Many people ask me, “Can you tow in a GMC Motorhome?” or “Are there any alternatives to towing a car, crossover, or Jeep?”. Those are very good questions and something I want to explore today.
Let’s take a look at the primary mode of transportation most folks who own vintage motorhomes or modern RVs use – a car, crossover, or Jeep.
Here’s yours-truly talking about this very topic:
As I mention in my video, towing capacity is limited due to the GMC Motorhome being front drive — the tow ball is simply too far from the driving wheels to allow for very a heavy “TOWD” in back. Also, rear suspension set up means that there’s too much weight at rear, which in extreme cases may lift front end causing severe understeer. So beware!
If you’re interested in finding out more about the do’s and don’ts of towing a vehicle behind a GMC Motorhome, visit Ken Henderson useful guide here.
No, that doesn’t mean your other pair of shoes! You can’t drive your coach or RV everywhere and its always a good thing to have some sort of wheeled thing to take you down to the store, around the corner to a fishing hole or just to get away a bit. Many folks tow a car (TOWD) with them and thats all well and good, but sometimes you may rather not have someone following you that close all the time. Here are some ideas we use here at the shop you may be interested in.
It’s funny how our beautiful GMC Motorhome was conceived, designed, engineered & built in a time when America didn’t even recycle paper on a large basis. The 60s and 70s saw us wasting energy on a grand scale, much of which we are starting to pay for now. American built cars were poorly designed, cheaply manufactured and were not very reliable, I mean think about the Pacer, Pinto or Vega—and then came the Chevette!
No, today we are trying to do better but out of that age came a vehicle that the energy used to produce it was renewable, the GMC Motorhome. It was designed like an aircraft—to be rebuilt. Thank God the production was not high enough so the automotive industry was not tempted to mass produce components using mold injected genuine simulated chromed plastic and cheap plastic non-UV protected parts. Even though our coaches were built from 60s and 70s technologies, they can be reused, retrofitted and renewed to be useful, stylish, cost effective, and economically reliabile. Trust me, you cannot buy a reliable modern RV for less than you can build a reliable GMC Motorhome.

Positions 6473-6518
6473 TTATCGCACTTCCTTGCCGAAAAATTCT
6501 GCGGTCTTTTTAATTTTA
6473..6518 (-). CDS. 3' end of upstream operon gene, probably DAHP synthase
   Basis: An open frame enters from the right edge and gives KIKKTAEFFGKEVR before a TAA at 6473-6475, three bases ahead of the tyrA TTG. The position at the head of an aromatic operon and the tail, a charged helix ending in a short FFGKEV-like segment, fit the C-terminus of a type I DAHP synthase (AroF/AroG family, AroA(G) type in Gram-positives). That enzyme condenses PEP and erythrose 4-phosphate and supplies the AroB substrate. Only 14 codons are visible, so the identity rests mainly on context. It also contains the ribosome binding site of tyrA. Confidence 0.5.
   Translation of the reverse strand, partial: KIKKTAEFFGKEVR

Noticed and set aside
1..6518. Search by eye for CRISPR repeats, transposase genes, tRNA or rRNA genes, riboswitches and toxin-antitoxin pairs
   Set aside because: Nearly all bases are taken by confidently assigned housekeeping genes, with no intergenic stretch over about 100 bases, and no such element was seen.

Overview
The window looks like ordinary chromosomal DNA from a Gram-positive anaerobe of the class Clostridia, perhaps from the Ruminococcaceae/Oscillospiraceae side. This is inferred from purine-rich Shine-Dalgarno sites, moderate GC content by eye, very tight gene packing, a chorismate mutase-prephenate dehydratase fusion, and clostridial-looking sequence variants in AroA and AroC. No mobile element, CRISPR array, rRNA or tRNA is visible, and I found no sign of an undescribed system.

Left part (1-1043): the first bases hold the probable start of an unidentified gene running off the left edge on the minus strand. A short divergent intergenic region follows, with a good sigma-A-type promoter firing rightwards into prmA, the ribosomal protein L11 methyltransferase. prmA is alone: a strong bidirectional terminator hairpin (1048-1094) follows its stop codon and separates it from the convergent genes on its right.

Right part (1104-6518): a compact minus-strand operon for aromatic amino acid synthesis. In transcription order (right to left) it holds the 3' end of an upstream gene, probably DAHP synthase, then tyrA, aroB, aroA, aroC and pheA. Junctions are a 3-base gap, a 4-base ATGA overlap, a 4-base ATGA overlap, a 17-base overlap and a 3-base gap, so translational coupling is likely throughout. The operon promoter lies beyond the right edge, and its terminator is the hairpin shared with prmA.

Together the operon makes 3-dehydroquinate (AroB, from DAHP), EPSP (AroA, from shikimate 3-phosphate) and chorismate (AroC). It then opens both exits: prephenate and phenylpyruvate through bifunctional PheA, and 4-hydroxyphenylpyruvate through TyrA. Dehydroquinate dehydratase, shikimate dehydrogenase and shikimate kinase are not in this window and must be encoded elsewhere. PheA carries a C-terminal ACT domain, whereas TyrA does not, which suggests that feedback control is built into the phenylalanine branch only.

So, there you are with your coach on the road, having a great time getting descent mileage and doing it in style. You pull in to the RV park or camp ground and set up— now what? You want to go to the pool or down to the store for some supplies or the local watering hole for a drink. You may have a “TOWD” (a vehicle you tow behind your RV) but then again, maybe you don’t. It would be great to not drag the dead weight of your motorhome down the road. Sure it’s great to have a car with you as a “lifeboat” but hey, lugging that 4 wheeled anchor takes away from the performance of you 26′, 12,000 antique hot rod–wouldn’t it be great to not have to do that?!
In comes a new alternative: electric motivation. Sure you could bring bikes or a gas scooter but gas scooters are heavy and a bit unreliable. You can only use a bike in some cases and hey, sometimes you simply don’t want to use your energy to move (I get lazy too from time to time). New technology and manufacturing concepts have made the use of electric scooters and other DC power motivation possible. These scooters have been around for some time but they have been plagued with reliability and realistic expectation shortfalls. Today however, there are electric scooters coming out of Indonesia and other Asian countries that are convenient, useful and powerful enough to make them a reasonable transportation alternative in many cases.
Here are some alternatives we here at the Co-op have discovered, take a look:
Guest blogger, Jim Bounds writes technical articles about GMC Motorhomes, explores the history of this very unique RV, and takes the reader through some of the more challenging restoration projects he and his team have worked on over the years.
© Jim Bounds, 2021.